This is an easily accessible, lucid manual that is both an excellent guide to basic counselling skills generally and to counselling the dying specifically. Chapters include: Attending skills; Core counselling skills; Breaking bad news; working with emotions; euthanasia; family matters; spiritual distress and staff support.

The Needs of the Dying

David Kessler

In gentle, compassionate language, The Needs of the Dying helps us through the last chapter of our lives. Author David Kessler has identified key areas of concern: the need to be treated as a living human being, the need for hope, the need to express emotions, the need to participate in care, the need for honesty, the need for spirituality, and the need to be free of physical pain. Examining the physical and emotional experiences of life-challenging illnesses, Kessler provides a vocabulary for family members and for the dying that allows them to communicate with doctors, with hospital staff, and with one another, and—at a time when the right words are exceedingly difficult to find—he helps readers find a way to say good-bye. Using comforting and touching stories, he provides information to help us meet the needs of a loved one at this important time in our lives.

The Selfish Pig’s Guide to Caring: How to cope with the emotional and practical aspects of caring for someone

Hugh Marriott

A must-read for anyone involved with caring.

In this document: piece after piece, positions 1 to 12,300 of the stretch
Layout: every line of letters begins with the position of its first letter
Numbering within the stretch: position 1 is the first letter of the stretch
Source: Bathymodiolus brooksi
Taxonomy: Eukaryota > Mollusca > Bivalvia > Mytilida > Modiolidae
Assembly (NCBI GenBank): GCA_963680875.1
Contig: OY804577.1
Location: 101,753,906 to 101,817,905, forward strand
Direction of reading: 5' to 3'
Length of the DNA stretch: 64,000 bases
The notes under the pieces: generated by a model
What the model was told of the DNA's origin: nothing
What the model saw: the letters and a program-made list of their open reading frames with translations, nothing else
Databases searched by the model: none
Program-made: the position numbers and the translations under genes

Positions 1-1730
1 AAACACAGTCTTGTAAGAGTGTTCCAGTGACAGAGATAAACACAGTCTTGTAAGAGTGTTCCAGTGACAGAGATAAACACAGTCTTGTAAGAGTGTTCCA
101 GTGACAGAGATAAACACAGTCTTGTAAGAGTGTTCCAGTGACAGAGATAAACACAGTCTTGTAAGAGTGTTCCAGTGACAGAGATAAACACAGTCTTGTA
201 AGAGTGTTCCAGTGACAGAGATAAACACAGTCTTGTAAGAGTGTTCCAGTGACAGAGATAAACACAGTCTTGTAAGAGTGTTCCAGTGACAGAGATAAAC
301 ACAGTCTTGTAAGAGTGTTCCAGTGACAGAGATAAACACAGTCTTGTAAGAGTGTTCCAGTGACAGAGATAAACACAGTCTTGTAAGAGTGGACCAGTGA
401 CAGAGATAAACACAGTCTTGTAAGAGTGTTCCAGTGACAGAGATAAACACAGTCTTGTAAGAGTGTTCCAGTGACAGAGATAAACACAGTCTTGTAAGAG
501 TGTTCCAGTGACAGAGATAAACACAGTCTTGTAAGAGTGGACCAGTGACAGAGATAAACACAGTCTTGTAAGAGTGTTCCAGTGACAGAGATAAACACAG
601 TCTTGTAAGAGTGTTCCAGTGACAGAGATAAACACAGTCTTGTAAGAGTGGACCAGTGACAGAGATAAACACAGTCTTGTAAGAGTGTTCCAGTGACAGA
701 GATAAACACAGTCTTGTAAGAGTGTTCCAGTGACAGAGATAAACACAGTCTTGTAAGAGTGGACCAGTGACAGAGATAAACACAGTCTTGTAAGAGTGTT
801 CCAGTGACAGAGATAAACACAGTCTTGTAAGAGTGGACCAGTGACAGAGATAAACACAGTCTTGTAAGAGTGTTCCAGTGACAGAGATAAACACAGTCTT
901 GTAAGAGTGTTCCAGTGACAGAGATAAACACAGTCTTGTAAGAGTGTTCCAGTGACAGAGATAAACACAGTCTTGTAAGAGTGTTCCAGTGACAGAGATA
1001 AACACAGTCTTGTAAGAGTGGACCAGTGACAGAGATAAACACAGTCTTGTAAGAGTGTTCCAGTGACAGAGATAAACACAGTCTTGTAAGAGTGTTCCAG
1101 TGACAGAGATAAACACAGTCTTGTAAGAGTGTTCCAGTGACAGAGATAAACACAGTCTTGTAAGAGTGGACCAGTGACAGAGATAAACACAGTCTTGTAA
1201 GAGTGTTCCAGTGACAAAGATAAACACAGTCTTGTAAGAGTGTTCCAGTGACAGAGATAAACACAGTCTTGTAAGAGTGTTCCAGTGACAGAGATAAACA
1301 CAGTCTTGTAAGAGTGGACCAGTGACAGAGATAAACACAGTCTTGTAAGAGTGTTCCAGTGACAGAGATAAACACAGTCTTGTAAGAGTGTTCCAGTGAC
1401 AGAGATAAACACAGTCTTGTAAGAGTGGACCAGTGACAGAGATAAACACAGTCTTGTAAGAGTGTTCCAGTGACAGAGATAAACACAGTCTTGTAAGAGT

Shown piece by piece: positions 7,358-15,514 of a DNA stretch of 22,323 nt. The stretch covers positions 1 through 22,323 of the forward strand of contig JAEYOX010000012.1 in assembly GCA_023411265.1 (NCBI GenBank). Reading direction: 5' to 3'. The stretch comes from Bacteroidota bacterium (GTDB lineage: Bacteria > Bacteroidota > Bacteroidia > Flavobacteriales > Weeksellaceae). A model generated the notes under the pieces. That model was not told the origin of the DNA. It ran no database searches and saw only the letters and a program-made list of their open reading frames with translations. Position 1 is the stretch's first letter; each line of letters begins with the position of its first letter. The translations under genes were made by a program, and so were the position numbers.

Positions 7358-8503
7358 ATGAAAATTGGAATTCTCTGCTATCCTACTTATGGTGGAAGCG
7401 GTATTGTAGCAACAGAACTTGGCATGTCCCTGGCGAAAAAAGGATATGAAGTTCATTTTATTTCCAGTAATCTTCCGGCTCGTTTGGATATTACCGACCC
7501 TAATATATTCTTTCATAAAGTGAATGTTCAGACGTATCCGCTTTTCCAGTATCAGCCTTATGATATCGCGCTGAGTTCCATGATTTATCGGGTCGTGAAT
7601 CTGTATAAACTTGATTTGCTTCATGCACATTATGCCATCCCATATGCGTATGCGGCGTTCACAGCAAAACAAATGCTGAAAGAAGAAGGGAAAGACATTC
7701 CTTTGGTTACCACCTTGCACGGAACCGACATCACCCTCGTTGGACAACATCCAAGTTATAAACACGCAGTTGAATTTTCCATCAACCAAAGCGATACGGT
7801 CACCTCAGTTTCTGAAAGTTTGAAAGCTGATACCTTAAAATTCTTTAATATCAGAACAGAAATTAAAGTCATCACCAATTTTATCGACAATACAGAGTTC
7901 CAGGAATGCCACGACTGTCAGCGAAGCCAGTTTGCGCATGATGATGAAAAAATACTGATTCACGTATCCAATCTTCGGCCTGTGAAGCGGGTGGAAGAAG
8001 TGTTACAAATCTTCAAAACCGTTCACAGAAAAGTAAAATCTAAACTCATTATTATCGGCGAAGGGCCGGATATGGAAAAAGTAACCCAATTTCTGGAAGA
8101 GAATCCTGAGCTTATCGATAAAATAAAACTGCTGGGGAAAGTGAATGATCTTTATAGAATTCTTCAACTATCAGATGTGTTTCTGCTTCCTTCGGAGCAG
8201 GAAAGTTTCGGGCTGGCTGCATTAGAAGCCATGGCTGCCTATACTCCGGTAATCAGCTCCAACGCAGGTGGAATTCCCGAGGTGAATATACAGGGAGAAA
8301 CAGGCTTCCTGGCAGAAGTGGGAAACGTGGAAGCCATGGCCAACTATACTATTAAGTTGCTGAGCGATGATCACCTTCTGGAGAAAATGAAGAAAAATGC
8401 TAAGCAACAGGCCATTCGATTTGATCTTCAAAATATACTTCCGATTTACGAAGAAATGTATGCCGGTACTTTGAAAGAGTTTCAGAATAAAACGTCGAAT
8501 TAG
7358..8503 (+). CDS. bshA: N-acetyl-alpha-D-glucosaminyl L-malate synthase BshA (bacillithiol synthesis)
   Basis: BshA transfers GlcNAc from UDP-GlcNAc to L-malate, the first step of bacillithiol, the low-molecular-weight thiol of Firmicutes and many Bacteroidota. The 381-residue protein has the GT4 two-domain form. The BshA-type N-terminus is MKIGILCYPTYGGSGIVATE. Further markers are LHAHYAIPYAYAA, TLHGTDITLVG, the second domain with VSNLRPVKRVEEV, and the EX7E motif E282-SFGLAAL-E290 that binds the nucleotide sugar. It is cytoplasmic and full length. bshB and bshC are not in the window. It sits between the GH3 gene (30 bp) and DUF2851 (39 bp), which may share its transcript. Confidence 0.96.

‘We have needed this book for twenty years. I wish I had been able to read it when I first became a carer.’ (Alison Ryan; Chief Executive, The Princess Royal Trust for Carers.)

Chapter titles include Why care at all? What if you didn’t care? You’re on your own. Are you the one who needs looking after? Officialdom and Chaos Theory; Your Body; Sex; your mind; Give me a break; Tips which the experts didn’t give you. Afterwards.

What Dying People Want: Practical Wisdom for the End of Life

David Kuhl M.D.


A unique approach to the subject of dying, attempting, as it does, to enter the minds and hearts of those who are facing death. The author is a medical doctor, has trained in counselling psychology and theology, has had clinical experience as a palliative care physician, and wrote a theses on the subject of this book.

He writes sanely and sensitively about what he has learnt. His book is refreshingly free of the more usual gee-whiz-bang approach of contemporary Americans writers in the field of psychology and spirituality, or any sentimentality. Illustrated with case studies, it is an absorbing and easy read. Highly recommended.


The Spare Room

Helen Garner


When Helen offers her spare room to her old friend Nicola she has little idea what lies ahead. For Nicola is very ill. Her battle in the weeks that follow turn not only her own life upside down, but also those of everyone around her. This is an unforgettable journey, heart-breaking and inspiring, which will test their friendship the limit.

I found this a raw account of the reality of caring for someone who is seriously ill. Addresses issues such as the dilemma of watching a friend who is in denial about what is happening to them, being at odds with their chosen mode of treatment and boundaries. (Maneesha)

Selected as book of the year by Observer, Sunday times, Financial Times, Independent and Guardian, Daily mail, Evening Standard, Sunday Herald.

Comments: ‘The best book I have read for years’ (Independent)

‘An extraordinary, exhilarating novel;’ (Guardian)

‘Swift, beautiful and relentless’ (Alice Sebold)